Had a few good aftershocks today, so we are always wondering if this means another big one is likely. After watching this newly aired video I was interested watching the shelf stuff falling inwards because it so strongly reminds me of how my office fell apart. All at once! Flung off my chair, I crawled under my desk for safety, never dreaming the building might collapse - the advice they give to drop and cover your head is very good - you really don't get time to run far, or safely, in the turmoil and many people were injured, or killed, by objects falling off the outer parapets, or glass and ceiling panels falling on them. The receptionist on the ground floor of the collapsing CTV building did manage to escape the building - in her case stopping would have resulted in her death. I guess in the split second you have to decide, some people will make the right choice, and some won't.... having a plan is a good idea, and it is why people in Christchurch have a habit of looking up, round and thinking where they are, and where they might be best to go, all the time! Tiring.....

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Thailand holiday fatalities & serious illness cases | Sarah Carter New Zealand

At the start of 2011, my daughter and three friends spent three weeks in Thailand. They have many photos that are just like this one of Sarah Carter and her friends. Just like many others that go there.
The only difference is that my daughter and her friends all returned, and Sarah Carter did not.
The risks of international travel are always there but some aspects of travel in Thailand and similar countries need more publicity and awareness. If there is toxin or disease or "something in the water", in Chiang Mai, then let them track it down before more travelers die.
Sarah Carter's father has started this website to help track any issues in Thailand for past and future visitors. Just helping to spread the word.
It wont bring his daughter back, but it might spare some other families from experiencing the grief.

News article on this is at 

April 25, 2011

Easter in Christchurch and ANZAC Day in Hagley Park

What a glorious weekend.
Four days of sun, relaxation, family and chocolate. What more could you want.
Earthquake? What earthquake.... apart from the usual regular shakes, and there have been a few over the week, we have avoided any actual signs of it in the city and escaped to the west, enjoying the sun and glorious autumn colours.

We really enjoyed the break because we expected there to be bad weather at the weekend and spent hours gardening, painting, clearing gutters and going to the dump. Instead we got sun, well until today when the rain has returned, but enough to feel a real holiday atmosphere. Somehow the earthquake made us all feel cheated and lying about in the sun has not been something we have felt able to do for weeks....

Daddy's girl....turns out he  isn't safe around prebuscent girls but I didn't know that when this was taken!
The sleepout. Painted, weeded, gutters cleaned....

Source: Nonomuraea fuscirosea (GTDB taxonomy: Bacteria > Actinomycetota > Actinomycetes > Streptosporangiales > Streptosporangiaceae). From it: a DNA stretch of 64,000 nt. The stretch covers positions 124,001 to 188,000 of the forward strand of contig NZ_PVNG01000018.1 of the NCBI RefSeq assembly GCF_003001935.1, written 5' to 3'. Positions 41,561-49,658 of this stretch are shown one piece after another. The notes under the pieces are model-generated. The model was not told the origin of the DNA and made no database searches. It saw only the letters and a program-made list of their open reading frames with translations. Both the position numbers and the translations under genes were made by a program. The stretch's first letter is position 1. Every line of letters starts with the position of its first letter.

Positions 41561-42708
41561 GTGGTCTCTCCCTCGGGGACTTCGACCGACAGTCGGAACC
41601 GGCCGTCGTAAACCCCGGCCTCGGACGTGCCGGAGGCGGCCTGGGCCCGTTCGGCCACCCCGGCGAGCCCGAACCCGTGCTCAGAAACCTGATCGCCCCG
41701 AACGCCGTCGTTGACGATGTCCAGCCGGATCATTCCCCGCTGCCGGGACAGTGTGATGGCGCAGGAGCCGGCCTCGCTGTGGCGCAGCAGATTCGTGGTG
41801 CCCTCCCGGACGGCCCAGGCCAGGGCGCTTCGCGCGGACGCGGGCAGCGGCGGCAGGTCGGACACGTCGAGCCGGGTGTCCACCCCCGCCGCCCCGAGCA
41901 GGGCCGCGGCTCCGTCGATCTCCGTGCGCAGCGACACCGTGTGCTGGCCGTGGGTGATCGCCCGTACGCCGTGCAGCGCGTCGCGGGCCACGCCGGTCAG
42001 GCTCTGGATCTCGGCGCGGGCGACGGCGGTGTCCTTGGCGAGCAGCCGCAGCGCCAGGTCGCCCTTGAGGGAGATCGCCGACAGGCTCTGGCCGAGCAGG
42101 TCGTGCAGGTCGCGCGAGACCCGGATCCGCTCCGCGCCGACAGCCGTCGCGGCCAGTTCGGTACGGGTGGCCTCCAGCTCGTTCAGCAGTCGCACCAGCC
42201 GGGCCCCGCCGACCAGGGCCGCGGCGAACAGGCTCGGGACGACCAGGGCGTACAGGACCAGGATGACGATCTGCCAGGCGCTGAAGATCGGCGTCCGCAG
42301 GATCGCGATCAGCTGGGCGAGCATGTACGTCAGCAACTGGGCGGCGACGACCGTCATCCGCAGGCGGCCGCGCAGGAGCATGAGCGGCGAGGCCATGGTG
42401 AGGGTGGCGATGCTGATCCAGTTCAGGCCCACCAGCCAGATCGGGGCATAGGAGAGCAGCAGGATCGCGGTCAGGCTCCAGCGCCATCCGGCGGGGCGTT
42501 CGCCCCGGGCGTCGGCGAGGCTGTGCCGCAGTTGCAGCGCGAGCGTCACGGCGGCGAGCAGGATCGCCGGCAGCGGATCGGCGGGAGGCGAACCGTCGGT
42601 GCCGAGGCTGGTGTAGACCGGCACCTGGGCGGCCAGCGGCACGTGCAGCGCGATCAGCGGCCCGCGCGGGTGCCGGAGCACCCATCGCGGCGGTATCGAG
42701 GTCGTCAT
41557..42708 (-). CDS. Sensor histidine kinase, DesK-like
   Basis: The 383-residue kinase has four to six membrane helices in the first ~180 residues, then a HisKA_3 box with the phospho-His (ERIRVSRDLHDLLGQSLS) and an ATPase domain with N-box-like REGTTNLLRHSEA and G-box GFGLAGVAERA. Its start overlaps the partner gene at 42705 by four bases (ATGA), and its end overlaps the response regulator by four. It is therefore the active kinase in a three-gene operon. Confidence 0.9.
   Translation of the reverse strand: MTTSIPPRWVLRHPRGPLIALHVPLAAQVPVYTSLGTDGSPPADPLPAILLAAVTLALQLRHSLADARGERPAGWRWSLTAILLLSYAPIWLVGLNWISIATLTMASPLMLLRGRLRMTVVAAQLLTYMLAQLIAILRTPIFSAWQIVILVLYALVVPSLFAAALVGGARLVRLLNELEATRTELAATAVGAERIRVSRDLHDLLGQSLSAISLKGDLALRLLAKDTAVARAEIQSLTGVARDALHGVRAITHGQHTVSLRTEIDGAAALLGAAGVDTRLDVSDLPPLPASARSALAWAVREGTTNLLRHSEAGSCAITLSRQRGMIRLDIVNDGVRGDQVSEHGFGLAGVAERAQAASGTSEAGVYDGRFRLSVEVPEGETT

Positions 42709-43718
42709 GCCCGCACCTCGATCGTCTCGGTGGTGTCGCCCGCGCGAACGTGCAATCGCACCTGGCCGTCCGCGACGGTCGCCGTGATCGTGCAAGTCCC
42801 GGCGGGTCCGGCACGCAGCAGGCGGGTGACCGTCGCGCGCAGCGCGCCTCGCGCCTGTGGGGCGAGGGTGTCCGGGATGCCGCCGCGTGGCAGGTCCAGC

Today, a local city council member posted on the Earthquake Recovery Pictures site on Facebook these beautiful pictures, taken this weekend, of Hagley Park and the Botanic Gardens. Just so you know that much of the beauty we relish about Christchurch still exists, I am putting them here for you too.

The Anzac Day service was held in Hagley Park this morning instead of the usual venue of the square outside the cathedral - which is still in the Inner NO GO red zone.  

They shall grow not old, as we that are left grow old:
Age shall not weary them, nor the years condemn.
At the going down of the sun and in the morning,
We will remember them

Rise up Christchurch
Kia Kaha

April 21, 2011

April 20, 2011

missing pictures

Sorry - some of the pictures in my last post did not show up - so I have redone them - do take a second look :)

Cliff top life - Christchurch style

Christchurch has long been split into those that live on the hills vs the "swamp dwellers"... but life up on the hills is a little more exciting now than down here on the swampy liquefied flat... in fact, many people don't live up there at the moment as there are a lot of decisions being made about rock falls and cliff safety... 

A series of aerial photos is available on this interesting pdf file here - photos start on p10
and see the newspaper article about them here
GNS Science has taken some stunning aerial images of damage to Christchurch's eastern cliffs.
GNS experts used aerial surveys to catalogue the extent of rock falls in the days immediately after the quake.

The yellow house in the photo above is on the main beach road and I took these pictures of it recently....

This cliff face is above Redcliffs School... the red roofed buildings

View from the other side...

I took these recently of it after the children returned to school...

Boulders crashing onto houses was another problem.

Worth enlarging this to see the route the bolder took.

This house has a boulder crash through it too - see house on left - boulder came through trees above

The boulder house close up

Even as you drive along, you realise something this big could roll down in the next aftershock.... and the real pain is you have absolutely no idea when this will be.  

The good news is that they are using explosives to bring down the loose rocks, but not a lot will help the cliff faces.

Aftershocks remained the single greatest threat to further rock falls and there had been some evidence of cracks in rocks widening since Saturday's strike, he said. ( He is referring to the 5.3 we had this weekend
''Rock falls are caused by aftershocks more than wet weather. Unless we get a downpour, anything goes then. (and we are getting  a lot of very heavy rain at the moment)
''The potential for more rocks to come down is high, especially with the sort of aftershocks we've had over the weekend.''
Hancox agreed with a Civil Defence prediction that some houses might be beyond protection and would have to be abandoned.
''It's probably a realistic possibility.
''The difference is a lot of these buildings were built a long time ago. They didn't have a history of [earthquakes] to be aware of. Now they are aware of the changes they're going to be more wary.''
He said some building owners, such as Redcliffs School, had shown good foresight by digging trenches or erecting rock fences for protection.

The worst bit is that five people died in rock falls, three were in buildings, and two were just walking over the hills.